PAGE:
Mitigating climate change: Enabling solar power to drive high-impact projects

Two high-impact projects in just one city – Vadodara in Gujarat state – highlight how ABB technologies are enabling the use of solar energy in different ways, and supporting the government’s ambitious plans to rapidly increase its reach in India.

Both projects align with ABB’s commitments to produce energy efficient technologies and advance the spread and integration of renewable sources of power – targets embedded in both the United Nations Sustainable Development Goals and in ABB’s own Sustainability Objectives for 2020.

In the first project, on the outskirts of Vadodara, an innovative and space-efficient 10-megawatt photovoltaic (PV) power plant has been built over the banks of a 3.6-kilometer stretch of irrigation canal. The plant, set up by the Gujarat State Electricity Corporation, not only generates a significant amount of emission-free energy, but also minimizes water evaporation in the canal and saves about 50 acres of agricultural land that would otherwise have been used for the solar field.

In addition, the water in the canal helps to cool down the solar panel surfaces which improves their efficiency, leading to higher power generation output.

ABB provided integrated electrical balance of plant (EBoP) and automation solutions for the photovoltaic power plant. The technologies included central inverters, transformers, indoor and outdoor switchyards and the connection to the local distribution network.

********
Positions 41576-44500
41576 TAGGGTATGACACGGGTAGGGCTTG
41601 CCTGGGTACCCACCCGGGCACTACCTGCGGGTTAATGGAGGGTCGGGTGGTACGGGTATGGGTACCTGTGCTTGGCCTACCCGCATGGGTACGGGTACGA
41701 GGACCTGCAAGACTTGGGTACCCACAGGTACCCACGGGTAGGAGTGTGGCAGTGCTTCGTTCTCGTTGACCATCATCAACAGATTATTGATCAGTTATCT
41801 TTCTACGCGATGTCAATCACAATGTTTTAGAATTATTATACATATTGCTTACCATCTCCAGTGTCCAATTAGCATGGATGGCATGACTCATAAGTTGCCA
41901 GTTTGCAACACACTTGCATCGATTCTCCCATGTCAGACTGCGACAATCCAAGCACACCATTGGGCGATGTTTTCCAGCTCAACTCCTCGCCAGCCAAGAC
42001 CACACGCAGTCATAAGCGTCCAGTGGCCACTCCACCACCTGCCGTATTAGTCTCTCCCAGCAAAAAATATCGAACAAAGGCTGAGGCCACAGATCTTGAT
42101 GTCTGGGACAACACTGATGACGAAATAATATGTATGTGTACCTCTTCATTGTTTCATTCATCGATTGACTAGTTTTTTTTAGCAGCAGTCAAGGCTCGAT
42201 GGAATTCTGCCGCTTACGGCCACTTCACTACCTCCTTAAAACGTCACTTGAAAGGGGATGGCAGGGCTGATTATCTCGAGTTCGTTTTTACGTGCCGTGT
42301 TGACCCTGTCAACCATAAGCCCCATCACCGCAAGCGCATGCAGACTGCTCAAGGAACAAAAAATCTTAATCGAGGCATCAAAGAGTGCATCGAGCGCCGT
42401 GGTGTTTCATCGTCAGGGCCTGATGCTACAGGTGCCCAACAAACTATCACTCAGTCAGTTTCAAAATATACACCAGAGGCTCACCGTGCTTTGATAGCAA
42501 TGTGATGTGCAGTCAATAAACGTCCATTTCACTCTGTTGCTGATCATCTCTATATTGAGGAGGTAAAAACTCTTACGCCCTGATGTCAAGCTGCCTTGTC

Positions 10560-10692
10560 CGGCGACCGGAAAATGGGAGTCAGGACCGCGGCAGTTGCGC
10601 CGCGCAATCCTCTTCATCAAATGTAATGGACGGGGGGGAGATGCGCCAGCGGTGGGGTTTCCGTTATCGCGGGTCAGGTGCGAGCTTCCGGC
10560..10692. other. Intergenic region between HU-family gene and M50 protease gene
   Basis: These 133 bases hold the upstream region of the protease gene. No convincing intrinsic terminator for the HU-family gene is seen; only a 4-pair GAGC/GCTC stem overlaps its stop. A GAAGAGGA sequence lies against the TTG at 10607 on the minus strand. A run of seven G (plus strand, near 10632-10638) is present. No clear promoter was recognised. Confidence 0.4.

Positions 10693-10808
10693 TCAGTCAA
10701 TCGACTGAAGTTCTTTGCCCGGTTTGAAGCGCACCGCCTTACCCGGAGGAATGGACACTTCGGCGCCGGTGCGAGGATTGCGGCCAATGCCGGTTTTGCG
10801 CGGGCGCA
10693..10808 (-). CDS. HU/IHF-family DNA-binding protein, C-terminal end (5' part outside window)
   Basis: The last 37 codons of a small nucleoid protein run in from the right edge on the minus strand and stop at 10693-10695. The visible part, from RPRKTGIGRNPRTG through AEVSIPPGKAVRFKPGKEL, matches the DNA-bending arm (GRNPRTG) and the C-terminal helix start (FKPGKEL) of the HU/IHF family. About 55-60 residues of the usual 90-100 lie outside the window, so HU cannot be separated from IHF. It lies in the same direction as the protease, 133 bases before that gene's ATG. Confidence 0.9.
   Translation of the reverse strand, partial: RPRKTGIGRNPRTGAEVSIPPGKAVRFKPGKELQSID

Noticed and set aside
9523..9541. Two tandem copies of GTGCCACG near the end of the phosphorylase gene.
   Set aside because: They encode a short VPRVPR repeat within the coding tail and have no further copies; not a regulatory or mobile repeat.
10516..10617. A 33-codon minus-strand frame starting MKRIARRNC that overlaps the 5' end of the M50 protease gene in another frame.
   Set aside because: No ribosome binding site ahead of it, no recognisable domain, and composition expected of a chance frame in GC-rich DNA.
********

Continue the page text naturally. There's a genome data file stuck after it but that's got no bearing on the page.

ABB has long been at the forefront of India’s growing solar power push – providing integrated power and automation solutions for more than 10 utility-scale PV power plants, ranging from a generating capacity of between 1 MW and 50 MW.

In a second project announced in Vadodara in 2016, ABB decided to walk the talk at its own site in the city – the largest ABB manufacturing hub in India with about 3,000 people producing critical power equipment.

A containerized microgrid installation is being installed, including a 600 kW rooftop solar PV field and a PowerStore battery grid stabilizing system, along with a dedicated control system to help maximize the use of solar energy.

Energy generated during the day will augment power from the grid and reduce dependency on diesel generators in case of grid outages. The consequence: a lower carbon footprint and substantial cost savings on electricity bills.

The potential of microgrid solutions was also highlighted in 2016 when ABB signed a memorandum of understanding with the Indian Institute of Technology Madras to enter a technical cooperation to build microgrids, as well as joint research and development in the field of rural electrification, utilization of natural non-fossil resources, battery energy storage and their connection to loads and main grid.

ABB is a pioneer in microgrid technology with more than 30 global installations across a diverse range of applications serving remote communities, islands, utilities and industrial campuses. ABB demonstrated the potential of microgrids at its Automation and Power World customer event in New Delhi in 2015 when the company exhibited the first multisource microgrid pilot. Over a period of three days, 1,350 kilograms of carbon dioxide was saved and enough electricity was generated to power approximately 12,000 rural households.